On the one hand, fishing this winter in Area 8, to the north, has been poor to dismal, and action to the south, in Area 10, had been nothing to sing and dance about, either.
So, write this off as a bum winter season in local waters and forget about Possession?
Not necessarily. All Star Charters owner/skipper Gary Krein of Everett said the north portion of Area 10 came on to a degree early this month, giving hope that Area 9 might be holding some fish.
“We had two trips before Christmas, then one on the 30th and another (Jan. 4),” Krein said, “and we caught nice keeper fish on all four trips. It wasn’t hot, but at least decent, and those blackmouth had to have come down from the north. So we’re hoping the bar or one of the other spots is holding a few.”
The action picked up, Krein said, at Kingston, Jefferson Head and President’s Point, which could make “the triangle” of Possession Bar, Double Bluff and Point No Point a reasonable bet for a winter fishing trip next week.
Krein said his choice would be Possession, the west side on an incoming tide and the east side on the ebb, working close to the bottom in 100 to 150 feet of water. He recommends Kingfisher Lite spoons in “cookies and cream,” or “Irish cream,” and in a larger size to discourage the shakers.
If you’re marking a lot of bait, plugs can also be a good bet, Krein said.
He said he would be helping to introduce a new line of Silver Horde/Gold Star Kingfisher Lite spoons during a series of seminars he’ll be giving at the upcoming Seattle Boat Show, Jan. 21-30. He’s been experimenting with the new lures, he said, and they seem to be fish-catchers.
Krein also had an interesting story — “Something I’ve never seen before in all my years on the water,” he said.
Fishing off President’s Point on Dec. 30, he had a gull swoop down and pick up a herring bait as it was being let out behind the boat. That has happened to nearly everyone who has fished salmon in the Sound for any period of time, and the bird usually drops the bait and flies off.
Not this time.
The gull hit the end of the line and hooked himself, then began struggling. That looked like lunch to a nearby eagle, which came in and hit the gull in mid-air. There was a humongous squawk and flurry, Krein said, and both birds hit the water. They flew again, tangled again, and hit the water again.
It was a real circus for a while, Krein said, until he and his party were able to bring the gull to the boat, unhook it, and watch it fly off.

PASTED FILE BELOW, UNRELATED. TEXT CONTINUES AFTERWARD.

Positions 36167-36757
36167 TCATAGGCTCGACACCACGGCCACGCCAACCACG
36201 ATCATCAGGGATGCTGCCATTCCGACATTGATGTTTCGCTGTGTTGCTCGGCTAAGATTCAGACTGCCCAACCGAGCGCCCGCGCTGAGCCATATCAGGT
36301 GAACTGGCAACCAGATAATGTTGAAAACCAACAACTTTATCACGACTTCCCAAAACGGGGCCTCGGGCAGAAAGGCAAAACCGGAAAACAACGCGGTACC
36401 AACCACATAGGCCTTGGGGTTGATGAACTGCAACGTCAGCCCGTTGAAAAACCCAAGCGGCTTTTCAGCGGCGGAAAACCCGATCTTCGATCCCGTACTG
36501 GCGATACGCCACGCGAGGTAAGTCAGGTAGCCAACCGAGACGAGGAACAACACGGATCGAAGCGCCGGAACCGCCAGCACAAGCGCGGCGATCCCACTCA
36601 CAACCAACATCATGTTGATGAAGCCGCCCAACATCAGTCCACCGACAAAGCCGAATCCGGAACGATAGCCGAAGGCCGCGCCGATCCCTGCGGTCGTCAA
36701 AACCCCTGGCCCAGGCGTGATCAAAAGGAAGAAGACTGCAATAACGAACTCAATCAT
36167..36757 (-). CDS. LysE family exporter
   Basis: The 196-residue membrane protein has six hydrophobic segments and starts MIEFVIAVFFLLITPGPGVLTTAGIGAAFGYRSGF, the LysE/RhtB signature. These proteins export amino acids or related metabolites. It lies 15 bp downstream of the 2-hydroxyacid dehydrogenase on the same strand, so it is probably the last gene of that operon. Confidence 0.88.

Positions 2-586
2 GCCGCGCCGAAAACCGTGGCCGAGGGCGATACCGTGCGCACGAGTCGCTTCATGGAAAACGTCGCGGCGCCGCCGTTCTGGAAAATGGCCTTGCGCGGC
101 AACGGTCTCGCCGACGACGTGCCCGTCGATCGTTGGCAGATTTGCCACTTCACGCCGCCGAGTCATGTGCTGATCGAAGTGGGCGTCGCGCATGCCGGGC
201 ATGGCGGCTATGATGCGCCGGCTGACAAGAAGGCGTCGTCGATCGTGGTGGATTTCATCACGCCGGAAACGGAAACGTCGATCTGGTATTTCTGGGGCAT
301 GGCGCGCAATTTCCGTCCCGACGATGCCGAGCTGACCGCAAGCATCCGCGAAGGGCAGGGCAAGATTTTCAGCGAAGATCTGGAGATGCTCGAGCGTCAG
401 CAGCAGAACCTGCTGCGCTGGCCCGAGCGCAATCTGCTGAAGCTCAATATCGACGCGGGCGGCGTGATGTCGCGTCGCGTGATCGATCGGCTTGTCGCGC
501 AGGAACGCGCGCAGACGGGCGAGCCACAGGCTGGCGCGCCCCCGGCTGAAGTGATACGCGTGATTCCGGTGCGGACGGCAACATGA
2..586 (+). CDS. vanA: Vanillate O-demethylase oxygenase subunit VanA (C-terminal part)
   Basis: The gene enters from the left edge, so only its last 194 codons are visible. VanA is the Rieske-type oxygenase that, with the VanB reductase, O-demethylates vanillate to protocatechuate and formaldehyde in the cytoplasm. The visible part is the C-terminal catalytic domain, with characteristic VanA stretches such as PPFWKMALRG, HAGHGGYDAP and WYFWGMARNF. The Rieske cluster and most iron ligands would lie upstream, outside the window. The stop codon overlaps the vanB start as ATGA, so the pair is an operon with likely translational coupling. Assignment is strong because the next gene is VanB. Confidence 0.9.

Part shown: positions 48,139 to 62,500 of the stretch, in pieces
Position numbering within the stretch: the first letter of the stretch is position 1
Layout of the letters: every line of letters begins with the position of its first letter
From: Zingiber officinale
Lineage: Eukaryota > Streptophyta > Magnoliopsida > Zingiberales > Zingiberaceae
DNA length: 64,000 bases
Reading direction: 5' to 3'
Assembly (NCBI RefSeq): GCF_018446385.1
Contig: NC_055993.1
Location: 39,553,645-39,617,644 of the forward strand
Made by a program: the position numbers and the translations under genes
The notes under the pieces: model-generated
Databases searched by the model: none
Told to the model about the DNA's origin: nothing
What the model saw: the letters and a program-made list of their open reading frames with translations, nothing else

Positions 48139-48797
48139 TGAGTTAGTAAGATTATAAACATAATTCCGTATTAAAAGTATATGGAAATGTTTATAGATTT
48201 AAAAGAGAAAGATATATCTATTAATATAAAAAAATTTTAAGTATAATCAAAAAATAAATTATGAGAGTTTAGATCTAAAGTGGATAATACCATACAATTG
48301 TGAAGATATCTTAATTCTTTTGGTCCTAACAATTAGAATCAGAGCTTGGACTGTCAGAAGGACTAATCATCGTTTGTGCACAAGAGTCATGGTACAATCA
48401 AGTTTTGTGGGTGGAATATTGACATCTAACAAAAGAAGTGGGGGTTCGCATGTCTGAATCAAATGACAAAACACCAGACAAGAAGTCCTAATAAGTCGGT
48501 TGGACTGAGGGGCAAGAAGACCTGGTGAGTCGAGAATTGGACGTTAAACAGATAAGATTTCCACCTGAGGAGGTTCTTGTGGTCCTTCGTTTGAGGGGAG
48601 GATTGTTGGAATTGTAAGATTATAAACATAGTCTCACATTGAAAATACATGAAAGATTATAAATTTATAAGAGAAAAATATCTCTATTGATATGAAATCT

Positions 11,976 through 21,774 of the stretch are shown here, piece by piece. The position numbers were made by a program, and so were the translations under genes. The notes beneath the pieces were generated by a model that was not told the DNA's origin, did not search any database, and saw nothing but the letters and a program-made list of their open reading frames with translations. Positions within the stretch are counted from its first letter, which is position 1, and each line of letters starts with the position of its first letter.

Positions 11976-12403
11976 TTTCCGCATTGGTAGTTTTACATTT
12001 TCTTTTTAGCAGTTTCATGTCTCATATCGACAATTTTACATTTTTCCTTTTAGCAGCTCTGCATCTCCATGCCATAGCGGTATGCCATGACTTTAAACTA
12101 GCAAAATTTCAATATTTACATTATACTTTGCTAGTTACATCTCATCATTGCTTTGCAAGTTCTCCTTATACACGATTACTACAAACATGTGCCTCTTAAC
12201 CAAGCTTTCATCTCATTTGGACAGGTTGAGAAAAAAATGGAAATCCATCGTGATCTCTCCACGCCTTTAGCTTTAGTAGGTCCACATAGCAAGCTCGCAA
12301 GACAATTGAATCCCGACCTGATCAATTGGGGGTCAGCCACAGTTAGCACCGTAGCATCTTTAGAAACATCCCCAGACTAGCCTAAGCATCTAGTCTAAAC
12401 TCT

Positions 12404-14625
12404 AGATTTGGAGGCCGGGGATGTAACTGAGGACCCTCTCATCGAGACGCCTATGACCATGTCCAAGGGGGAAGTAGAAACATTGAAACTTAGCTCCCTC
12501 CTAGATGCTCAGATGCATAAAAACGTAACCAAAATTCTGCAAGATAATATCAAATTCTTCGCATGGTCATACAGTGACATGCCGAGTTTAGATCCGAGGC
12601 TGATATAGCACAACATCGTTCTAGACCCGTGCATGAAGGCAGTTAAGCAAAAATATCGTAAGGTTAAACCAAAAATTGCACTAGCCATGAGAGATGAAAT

“That was something to see,” he said. “I’ve seen eagles try for gulls on the beach or on the water, but never in the air like that.”
The San Juan Islands continue to be the hot spot for top blackmouth fishing, according to Anthon Steen at Holiday Sports in Burlington, for fish averaging 9 to 12 pounds or so. He said he’s hearing that this is developing into a better-than-average winter season and that top bets, as they have been all season, are Eagle Bluff, Tide Point, and Fidalgo Head. Fishermen are pulling Coho Killer or Kingfisher Lite spoons in green patterns, behind a flasher, he said.
State Department of Fish and Wildlife checks at the Washington Park ramp in Anacortes on Saturday tallied 29 anglers with 14 chinook. Over at the Kingston ramp on Saturday, it was four anglers with three chinook.
DERBY SOLD OUT
The 2011 Roche Harbor Salmon Classic has sold out, but coordinator Debbie Sandwith at the Roche Harbor Market said she encourages anyone still interested to call 360-378-5562 and put their name on the waiting list. Participants have until Saturday to cancel, she said, and in past years the derby has normally had two to four cancellations.
Always observe the standard precautions to make sure you have at least four inches of clear, hard ice under your feet, but now is probably the best opportunity so far this winter to try a little ice fishing. Besides Fish Lake (see Pick of the Week), there are a number of other eastside waters that often provide decent fishing during one of our colder winters.
Long Lake, below Potholes Reservoir in Grant County, is a top perch producer and is probably being fished right now.
Roses Lake, near Manson and Lake Chelan, is heavily planted and putting out rainbows in the 10- to 12-inch range for those fishing bait just off the bottom. Anton Jones of Darrell & Dad’s Family Guide Service said Pautzke’s Fire Corn has been a popular bait.
Possibilities in the Okanogan for winter trout, according to state biologist Bob Jateff of Twisp, include Davis Lake in the Winthrop area, Big and Little Green lakes in the Omak area, and Rat Lake near Brewster. Perch aficionados might try Patterson Lake near Winthrop, with a good population of 6- to 10-inch yellow perch and a few kokanee and rainbows.
Others in Okanogan County might include Sidley, east of Oroville (rainbow), and Bonaparte, east of Tonasket, with brook trout and kokanee.
Jateff added that the Methow River is good now for whitefish, easily caught on flies.
The next razor clam dig on the coastal beaches has been set for later this month, subject to approval by state health authorities. Tides and open beaches will be as follows: Jan. 20, minus 1.3 feet at 6:59 p.m. on Long Beach and Twin Harbors; Jan. 21, minus 1.1 feet at 7:38 p.m. on Long Beach, Twin Harbors and Kalaloch; and Jan. 22, minus 0.6 feet at 8:19 p.m. on Long Beach, Twin Harbors and Kalaloch.
Another tentative dig has been set for Feb. 17, 18 and 19.
Read Wayne Kruse’s blog at www.heraldnet.com/huntingandfishing.
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